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Campus continues to conserve water while drought worsens

Since January, the Mills Sustainability Committee has been making water conservation efforts throughout campus. (Ari Nussbaum)
Since January, the Mills Sustainability Committee has been making water conservation efforts throughout campus. (Ari Nussbaum)

As California’s worst drought in over a century continues, students at Mills will have to continue cutting down on their water usage this Fall. Conditions have been worsening as reservoirs dry up and restrictions are inflicted on Californians.

On July 29, mandatory statewide emergency water use restrictions were approved by the State Water Resources Control Board. Hosing down driveways and sidewalks and using water as a decorative feature are prohibited, as is watering outdoor landscapes. Additionally, Californians may only hose down their cars if the hose has a shut off nozzle.

Statewide, California’s major reservoirs are currently at 31 percent total capacity and are lowering by about 1 percent every month, according to the California Drought Pacific Institute

According to the San Francisco Chronicle‘s Aug. 12 article, the Bay Area has not yet achieved the 20 percent reduction in water usage Governor Jerry Brown called for in his January drought emergency declaration. 

The Mills Sustainability Committee has been making efforts to conserve water since January.

Linda Zitzner, Associate Vice President for Operations and co-chair of the Sustainability Committee, stated in January that low flow toilets were being installed around campus, and the irrigation systems were turned off. While low flow toilets are still being installed around campus, the irrigation systems currently remain on, with reduced watering times which is causing trees, shrubs and greenery to die. The Sustainability Committee is also still looking into grey water catchment, which will reuse rainwater for gardening and irrigation.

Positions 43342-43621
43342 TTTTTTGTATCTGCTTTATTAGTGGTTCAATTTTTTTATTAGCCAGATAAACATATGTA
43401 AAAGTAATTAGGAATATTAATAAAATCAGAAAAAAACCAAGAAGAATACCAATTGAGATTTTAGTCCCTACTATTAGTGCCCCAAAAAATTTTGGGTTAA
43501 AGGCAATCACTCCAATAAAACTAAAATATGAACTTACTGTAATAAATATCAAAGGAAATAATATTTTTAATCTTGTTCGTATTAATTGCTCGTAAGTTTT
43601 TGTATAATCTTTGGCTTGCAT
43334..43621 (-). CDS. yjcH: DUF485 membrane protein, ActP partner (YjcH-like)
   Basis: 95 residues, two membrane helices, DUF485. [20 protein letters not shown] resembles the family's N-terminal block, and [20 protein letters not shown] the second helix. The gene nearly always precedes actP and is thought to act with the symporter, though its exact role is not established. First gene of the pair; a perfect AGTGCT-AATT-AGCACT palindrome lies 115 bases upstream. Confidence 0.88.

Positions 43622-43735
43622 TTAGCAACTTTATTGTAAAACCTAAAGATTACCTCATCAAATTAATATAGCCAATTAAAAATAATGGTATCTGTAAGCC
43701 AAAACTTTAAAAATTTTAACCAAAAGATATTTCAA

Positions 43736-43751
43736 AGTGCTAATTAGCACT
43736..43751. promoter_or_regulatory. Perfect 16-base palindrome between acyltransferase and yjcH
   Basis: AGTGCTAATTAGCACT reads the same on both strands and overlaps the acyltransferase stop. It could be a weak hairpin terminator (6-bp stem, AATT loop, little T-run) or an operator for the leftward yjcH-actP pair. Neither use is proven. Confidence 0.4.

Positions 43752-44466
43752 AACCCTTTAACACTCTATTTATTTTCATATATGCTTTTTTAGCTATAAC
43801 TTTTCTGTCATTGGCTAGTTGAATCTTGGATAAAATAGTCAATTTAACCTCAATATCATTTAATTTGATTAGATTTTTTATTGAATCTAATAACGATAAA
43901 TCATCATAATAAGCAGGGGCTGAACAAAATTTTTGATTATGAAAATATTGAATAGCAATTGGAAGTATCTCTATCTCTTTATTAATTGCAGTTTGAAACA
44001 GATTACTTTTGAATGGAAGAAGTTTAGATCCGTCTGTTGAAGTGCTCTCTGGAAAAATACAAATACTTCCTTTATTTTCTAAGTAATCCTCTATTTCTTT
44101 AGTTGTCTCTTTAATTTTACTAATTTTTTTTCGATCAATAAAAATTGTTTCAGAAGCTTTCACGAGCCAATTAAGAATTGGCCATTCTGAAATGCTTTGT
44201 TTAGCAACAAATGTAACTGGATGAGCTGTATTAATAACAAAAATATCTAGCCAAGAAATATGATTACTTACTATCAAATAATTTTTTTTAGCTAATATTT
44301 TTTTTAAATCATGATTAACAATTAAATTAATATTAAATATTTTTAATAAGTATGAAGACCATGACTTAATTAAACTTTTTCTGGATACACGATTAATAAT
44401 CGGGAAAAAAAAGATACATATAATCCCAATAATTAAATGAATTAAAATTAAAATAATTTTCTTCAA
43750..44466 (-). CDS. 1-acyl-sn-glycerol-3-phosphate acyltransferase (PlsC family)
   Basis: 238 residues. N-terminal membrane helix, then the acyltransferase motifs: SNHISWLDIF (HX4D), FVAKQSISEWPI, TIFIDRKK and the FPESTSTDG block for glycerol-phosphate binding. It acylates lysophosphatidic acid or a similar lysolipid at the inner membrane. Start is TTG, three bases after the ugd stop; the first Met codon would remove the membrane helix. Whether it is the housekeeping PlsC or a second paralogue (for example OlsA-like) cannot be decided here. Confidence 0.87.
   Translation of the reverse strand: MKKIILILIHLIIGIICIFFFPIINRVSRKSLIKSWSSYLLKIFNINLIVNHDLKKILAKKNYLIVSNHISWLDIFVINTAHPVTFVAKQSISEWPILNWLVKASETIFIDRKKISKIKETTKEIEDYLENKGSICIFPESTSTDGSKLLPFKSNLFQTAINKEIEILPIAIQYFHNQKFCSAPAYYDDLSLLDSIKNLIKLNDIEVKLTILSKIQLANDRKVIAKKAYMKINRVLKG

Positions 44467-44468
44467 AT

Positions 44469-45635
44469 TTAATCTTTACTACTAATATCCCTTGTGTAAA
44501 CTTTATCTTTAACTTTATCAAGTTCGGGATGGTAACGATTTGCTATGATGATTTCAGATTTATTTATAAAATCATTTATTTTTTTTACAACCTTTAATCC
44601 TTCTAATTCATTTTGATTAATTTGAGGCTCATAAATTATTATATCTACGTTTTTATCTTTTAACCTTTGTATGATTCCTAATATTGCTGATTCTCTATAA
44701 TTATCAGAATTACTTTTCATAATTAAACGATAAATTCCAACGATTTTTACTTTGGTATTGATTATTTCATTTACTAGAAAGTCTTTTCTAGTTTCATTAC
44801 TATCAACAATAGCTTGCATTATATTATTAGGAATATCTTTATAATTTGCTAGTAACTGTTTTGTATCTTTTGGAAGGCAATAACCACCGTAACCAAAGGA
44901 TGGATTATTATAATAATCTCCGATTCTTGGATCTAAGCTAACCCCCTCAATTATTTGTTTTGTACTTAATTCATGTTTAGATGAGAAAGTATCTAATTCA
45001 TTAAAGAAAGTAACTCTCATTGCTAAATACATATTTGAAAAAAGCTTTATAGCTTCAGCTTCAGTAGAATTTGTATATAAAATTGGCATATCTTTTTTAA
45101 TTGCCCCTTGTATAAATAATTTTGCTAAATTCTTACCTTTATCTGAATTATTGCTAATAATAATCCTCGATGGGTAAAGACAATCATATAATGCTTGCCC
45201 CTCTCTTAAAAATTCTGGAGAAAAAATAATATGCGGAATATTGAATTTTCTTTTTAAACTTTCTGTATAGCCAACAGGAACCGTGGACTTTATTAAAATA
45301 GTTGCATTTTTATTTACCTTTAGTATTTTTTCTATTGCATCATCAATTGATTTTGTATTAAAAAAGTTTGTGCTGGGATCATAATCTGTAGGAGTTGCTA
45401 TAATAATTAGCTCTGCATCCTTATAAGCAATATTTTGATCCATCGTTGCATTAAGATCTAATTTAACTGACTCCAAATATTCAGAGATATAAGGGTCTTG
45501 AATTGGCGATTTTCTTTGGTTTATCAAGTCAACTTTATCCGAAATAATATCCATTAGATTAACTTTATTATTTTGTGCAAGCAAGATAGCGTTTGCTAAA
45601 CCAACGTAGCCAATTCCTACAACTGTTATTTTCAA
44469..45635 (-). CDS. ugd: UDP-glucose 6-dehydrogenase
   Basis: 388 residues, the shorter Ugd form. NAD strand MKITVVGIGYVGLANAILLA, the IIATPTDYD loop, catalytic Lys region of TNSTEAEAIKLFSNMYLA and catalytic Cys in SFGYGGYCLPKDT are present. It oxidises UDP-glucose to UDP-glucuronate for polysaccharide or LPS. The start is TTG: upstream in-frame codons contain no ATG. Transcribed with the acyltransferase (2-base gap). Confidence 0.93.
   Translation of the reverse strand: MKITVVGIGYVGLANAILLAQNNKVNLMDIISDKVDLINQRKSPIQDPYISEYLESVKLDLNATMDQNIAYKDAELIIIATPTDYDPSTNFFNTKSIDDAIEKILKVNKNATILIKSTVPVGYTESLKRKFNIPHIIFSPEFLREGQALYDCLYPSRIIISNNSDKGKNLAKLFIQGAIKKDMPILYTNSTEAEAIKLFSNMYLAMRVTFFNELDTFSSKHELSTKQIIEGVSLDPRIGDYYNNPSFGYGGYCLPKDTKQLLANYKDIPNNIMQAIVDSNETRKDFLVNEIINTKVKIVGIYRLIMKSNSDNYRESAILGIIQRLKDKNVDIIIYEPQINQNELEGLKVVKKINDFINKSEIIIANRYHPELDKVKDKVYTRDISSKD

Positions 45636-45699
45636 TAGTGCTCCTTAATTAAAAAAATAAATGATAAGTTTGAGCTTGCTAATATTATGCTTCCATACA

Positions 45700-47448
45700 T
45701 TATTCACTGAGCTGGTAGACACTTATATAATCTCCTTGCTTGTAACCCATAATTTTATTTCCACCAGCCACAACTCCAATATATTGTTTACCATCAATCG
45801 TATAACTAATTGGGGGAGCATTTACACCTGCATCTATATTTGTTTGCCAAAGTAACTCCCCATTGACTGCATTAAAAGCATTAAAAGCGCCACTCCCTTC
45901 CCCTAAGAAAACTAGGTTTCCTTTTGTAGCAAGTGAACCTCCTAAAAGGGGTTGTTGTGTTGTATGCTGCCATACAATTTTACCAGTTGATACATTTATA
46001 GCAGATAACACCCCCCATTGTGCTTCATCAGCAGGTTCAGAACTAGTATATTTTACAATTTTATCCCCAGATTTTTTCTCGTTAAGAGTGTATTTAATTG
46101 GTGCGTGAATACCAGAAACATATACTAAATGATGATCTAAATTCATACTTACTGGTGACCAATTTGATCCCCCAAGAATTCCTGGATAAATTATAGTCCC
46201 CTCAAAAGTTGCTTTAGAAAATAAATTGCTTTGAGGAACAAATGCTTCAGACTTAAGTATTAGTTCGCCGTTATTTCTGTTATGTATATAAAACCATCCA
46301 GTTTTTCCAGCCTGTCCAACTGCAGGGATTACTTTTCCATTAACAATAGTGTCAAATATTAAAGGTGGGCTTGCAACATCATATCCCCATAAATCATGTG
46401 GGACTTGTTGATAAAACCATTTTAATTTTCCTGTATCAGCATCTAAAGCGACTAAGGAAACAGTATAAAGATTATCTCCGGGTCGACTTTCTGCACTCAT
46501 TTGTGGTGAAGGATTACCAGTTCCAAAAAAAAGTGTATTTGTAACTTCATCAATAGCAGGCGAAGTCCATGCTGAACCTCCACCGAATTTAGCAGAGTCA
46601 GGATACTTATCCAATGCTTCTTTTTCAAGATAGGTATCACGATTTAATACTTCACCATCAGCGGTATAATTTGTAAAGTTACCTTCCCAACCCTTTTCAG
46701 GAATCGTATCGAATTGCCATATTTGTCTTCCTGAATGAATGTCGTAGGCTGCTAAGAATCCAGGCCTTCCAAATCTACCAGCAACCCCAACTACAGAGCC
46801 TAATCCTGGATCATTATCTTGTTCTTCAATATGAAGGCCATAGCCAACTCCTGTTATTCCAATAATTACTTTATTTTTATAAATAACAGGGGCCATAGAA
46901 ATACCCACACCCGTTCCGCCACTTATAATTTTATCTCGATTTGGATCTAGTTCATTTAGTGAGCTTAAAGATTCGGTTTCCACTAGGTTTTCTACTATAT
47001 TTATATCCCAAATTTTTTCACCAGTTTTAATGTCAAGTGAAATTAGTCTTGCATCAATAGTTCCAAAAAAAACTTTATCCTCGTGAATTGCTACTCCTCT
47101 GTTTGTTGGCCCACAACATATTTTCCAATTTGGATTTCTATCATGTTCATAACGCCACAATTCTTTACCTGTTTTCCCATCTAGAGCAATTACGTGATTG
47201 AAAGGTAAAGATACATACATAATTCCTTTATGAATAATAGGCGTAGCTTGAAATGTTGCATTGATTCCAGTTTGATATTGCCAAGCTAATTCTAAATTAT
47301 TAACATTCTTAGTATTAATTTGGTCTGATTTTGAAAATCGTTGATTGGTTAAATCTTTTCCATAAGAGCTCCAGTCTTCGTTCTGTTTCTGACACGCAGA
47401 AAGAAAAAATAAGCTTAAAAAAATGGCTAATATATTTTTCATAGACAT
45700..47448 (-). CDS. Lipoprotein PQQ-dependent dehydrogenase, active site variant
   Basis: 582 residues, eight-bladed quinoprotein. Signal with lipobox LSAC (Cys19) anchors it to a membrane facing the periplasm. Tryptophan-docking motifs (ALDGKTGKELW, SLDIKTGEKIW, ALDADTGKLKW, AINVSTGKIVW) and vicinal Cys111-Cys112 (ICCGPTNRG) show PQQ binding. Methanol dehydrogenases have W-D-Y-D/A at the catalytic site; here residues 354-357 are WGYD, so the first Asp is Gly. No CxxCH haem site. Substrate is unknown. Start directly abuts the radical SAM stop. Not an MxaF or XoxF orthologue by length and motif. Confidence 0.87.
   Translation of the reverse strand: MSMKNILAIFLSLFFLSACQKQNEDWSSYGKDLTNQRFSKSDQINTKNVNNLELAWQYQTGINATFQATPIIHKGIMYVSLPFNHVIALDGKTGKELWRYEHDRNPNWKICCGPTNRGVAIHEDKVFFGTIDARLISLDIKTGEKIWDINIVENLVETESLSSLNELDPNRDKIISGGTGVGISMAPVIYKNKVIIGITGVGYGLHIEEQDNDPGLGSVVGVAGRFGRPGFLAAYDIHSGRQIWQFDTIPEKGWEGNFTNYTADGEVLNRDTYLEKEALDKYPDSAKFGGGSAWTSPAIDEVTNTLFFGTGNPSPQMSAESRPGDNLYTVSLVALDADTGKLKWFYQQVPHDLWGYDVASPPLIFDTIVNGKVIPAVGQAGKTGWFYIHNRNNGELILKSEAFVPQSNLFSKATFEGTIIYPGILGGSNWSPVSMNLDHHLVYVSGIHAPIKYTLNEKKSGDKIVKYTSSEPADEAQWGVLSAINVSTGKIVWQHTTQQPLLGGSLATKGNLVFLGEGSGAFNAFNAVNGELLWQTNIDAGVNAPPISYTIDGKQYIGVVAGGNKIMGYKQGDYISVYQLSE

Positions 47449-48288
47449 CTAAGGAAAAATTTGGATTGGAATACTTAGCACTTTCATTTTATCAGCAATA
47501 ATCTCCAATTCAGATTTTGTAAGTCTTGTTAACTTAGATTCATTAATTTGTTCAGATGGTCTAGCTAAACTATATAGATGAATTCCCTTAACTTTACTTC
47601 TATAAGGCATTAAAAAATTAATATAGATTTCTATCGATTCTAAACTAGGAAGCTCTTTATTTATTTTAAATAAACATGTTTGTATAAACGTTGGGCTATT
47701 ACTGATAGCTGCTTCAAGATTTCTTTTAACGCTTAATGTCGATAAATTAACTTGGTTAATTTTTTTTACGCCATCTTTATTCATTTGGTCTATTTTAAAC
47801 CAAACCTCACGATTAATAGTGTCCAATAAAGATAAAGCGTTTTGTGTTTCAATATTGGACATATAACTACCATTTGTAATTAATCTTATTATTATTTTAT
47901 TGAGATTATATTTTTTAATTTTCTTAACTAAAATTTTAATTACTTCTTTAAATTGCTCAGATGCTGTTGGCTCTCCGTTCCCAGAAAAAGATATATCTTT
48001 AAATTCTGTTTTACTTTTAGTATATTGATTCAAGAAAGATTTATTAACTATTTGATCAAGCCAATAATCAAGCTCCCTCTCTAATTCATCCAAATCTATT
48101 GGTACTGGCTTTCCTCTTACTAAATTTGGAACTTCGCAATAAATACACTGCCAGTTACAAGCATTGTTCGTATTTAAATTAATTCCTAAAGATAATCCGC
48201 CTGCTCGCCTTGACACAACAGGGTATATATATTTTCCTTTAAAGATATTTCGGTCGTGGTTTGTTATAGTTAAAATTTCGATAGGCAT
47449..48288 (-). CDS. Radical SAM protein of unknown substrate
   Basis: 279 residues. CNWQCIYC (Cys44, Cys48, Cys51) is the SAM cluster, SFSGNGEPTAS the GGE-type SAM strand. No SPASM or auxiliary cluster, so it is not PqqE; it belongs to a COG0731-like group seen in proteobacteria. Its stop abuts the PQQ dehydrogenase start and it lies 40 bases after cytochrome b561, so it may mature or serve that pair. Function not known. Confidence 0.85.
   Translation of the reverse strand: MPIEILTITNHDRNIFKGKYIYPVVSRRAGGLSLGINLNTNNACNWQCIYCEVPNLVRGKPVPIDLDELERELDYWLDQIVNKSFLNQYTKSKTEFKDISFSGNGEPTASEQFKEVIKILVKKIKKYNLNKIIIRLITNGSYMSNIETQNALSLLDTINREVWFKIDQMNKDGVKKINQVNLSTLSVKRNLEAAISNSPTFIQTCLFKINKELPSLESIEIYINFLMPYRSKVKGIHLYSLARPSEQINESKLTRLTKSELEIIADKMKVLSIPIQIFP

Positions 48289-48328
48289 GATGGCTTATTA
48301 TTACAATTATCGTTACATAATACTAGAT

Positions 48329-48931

Claudia Peck, a junior at Mills studying Environmental Science, is worried about how this drought will effect the country as a whole since there is such a large reliance on California’s crops. In 2013, California remained the number one state in cash farm receipts with 11.3 percent of the US total according to The California Agriculture Production Statistics. 

“For the first time in many people’s lives, [we’re] faced with the issue of not having things that have always been available to us, like clean drinking water,” Peck said.

Environmental Science Professor Kristina Faul said that the drought is equal to or worse than the drought in the 1970s.

“For the last three years the rainfall has been very low, but it wasn’t until this year that it became a news item,” Faul said.

Senior Adrienne Geraci said she has been trying to conserve water as an on-campus resident.

“I’ve been doing less laundry, not washing my car, and brushing my teeth in the shower while the water gets warm,” Geraci said.

Peck thinks that it is not just about conserving water, but it is also about making permanent environment changes for the long term because we need to think about the future.

“It’s generally a good rule of thumb to be as sustainable as you can: compost, recycle, reuse things, don’t waste energy, etc.,” Peck said.

Although the Sustainability Committee is working to conserve water on campus during the drought, Zitzner acknowledges that these changes will not be easy.

“Our infrastructure is very complicated as it has evolved for 162 years,” Zitzner said.